I have avoided Fair Isle Knitting all these years because it looked difficult. Multiple colors of yarns are used and charts need to be read, all making it seem very complicated. But as they say, looks can be deceiving.
If I could learn to skateboard, I figured I could learn to Fair Isle Knit. Turns out it only took me one sitting to learn Fair Isle Knitting. Much easier than skateboarding. I already had the basic skills I needed to do this type of knitting, the only thing stopping me was fear of the unknown.
To Fair Isle Knit, one needs to know how to knit, how to pearl, and how to read a chart. The rest is so simple that I feel silly for avoiding this technique for so long. Also, there are two types of knitting styles, English and Continental. While this technique can be used with just one of these styles of knitting, it is more efficient to use both styles at the same time. Doing so takes less time as the yarns do not cross and tangle.
Basically, a color is added to the knitting and then after using it, it is dropped and the other color is picked up and used. When picking up a different color the yarn goes under the last strand that has been dropped and knitted as normal. All this is done without cutting the yarn, the yarn is picked up when needed. Longer strands will form on the backs of the knitted piece (the pearl side) but the front of the piece (the knit side) will show the pattern.
To read a chart: The charts are made of squares. Each square represents a stitch. The charts are read from right to left on the knitted side and from left to right on the pearl side. The squares will be in different colors depending on the color of yarn to be used. So if there are two dark squares (let’s say dark=blue), one light square (let’s say light=pink), and three dark squares, one would knit two stitches in blue, then switch to pink and knit one pink, and then switch back to blue and knit three blue. All this is done without cutting the yarn, the yarn is picked up when needed.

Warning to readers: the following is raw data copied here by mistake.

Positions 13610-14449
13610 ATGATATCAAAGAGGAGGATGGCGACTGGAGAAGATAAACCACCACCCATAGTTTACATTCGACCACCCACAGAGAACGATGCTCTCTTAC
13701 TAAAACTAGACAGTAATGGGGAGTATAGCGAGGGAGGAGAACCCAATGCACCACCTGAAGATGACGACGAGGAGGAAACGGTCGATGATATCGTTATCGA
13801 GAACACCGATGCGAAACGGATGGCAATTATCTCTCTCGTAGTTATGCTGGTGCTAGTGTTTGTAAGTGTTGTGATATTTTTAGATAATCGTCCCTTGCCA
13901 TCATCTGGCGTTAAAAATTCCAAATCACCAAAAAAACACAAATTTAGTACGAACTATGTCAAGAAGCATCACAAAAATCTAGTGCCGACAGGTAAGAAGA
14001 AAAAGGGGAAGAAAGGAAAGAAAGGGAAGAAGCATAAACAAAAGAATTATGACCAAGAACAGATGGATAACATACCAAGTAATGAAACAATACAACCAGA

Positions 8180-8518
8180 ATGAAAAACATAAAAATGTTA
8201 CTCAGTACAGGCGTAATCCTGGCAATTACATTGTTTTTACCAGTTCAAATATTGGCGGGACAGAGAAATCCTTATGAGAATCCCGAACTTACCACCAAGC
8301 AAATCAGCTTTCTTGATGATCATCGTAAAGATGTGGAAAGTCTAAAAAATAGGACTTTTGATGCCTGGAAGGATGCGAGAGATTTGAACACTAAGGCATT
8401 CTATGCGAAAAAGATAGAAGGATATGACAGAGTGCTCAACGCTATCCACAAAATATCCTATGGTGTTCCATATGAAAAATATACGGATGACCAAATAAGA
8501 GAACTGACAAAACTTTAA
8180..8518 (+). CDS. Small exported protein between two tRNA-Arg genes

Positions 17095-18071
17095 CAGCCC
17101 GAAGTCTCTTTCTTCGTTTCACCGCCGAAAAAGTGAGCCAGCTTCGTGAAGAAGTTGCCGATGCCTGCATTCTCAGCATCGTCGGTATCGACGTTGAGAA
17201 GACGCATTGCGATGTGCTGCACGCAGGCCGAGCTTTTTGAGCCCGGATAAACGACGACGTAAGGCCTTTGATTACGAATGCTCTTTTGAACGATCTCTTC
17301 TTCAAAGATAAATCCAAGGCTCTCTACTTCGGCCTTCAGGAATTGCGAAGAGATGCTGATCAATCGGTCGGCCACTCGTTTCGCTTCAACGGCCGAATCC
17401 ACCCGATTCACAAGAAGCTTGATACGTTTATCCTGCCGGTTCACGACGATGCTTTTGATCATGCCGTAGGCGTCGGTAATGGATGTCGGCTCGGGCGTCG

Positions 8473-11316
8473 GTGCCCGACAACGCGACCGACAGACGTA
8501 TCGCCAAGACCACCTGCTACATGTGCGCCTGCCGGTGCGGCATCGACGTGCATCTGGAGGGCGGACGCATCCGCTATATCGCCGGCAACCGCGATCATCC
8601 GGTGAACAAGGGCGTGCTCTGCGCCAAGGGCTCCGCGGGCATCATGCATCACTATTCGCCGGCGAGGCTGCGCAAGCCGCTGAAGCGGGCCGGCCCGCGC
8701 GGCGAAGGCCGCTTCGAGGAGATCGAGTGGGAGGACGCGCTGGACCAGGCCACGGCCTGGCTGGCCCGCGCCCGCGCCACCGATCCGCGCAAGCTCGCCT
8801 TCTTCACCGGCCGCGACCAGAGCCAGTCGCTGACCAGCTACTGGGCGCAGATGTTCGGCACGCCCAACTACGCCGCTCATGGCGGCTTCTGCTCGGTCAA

Do not be afraid to try Fair Isle Knitting. It looks beautiful and is much easier than it looks.
Knitting a blanket may seem overwhelming but it does not have to be. Knitting a blanket can actually be a great project for the beginning knitter. Just take it one square at a time.
I found a wonderful pattern to knit a blanket and learn new patterns at the same time. The blanket is made up of twelve squares of different stitch patterns. The idea being to complete one a month. It only takes a day or two (depending on your commitment) to make a block, so this can be done much faster. All patterns only use the basic knit and pearl stitches. No adding or dropping stitches. No fancy stuff at all. However, the squares are beautiful. If this pattern can not be found there is no need to despair. Any knit patterns can be used to make uniform blocks for a blanket.
I chose to make my blanket larger than the one in the pattern by adding duplicate squares. I enjoyed making this blanket because it was satisfying to finish a square in such a short amount of time and is great to work on a little at a time. I am actually in the process of making a second one. This one will be larger yet and I am making it in one color instead of the multi-colored blanket that I made the first time around.
The squares are then sized using a steam iron and crocheted together. Crochet! Do not panic! I do not crochet. However, I found easy instructions to crochet the squares together. Believe me, if I can do it, it can not be that difficult. Give it a try. Happy Knitting!
I like to protect my cell phone before putting it into my bag by slipping it into a woven pouch. I custom made my woven pouch to fit my particular phone. This was a fun and inexpensive way to get exactly what I needed. I recently got a request to make another.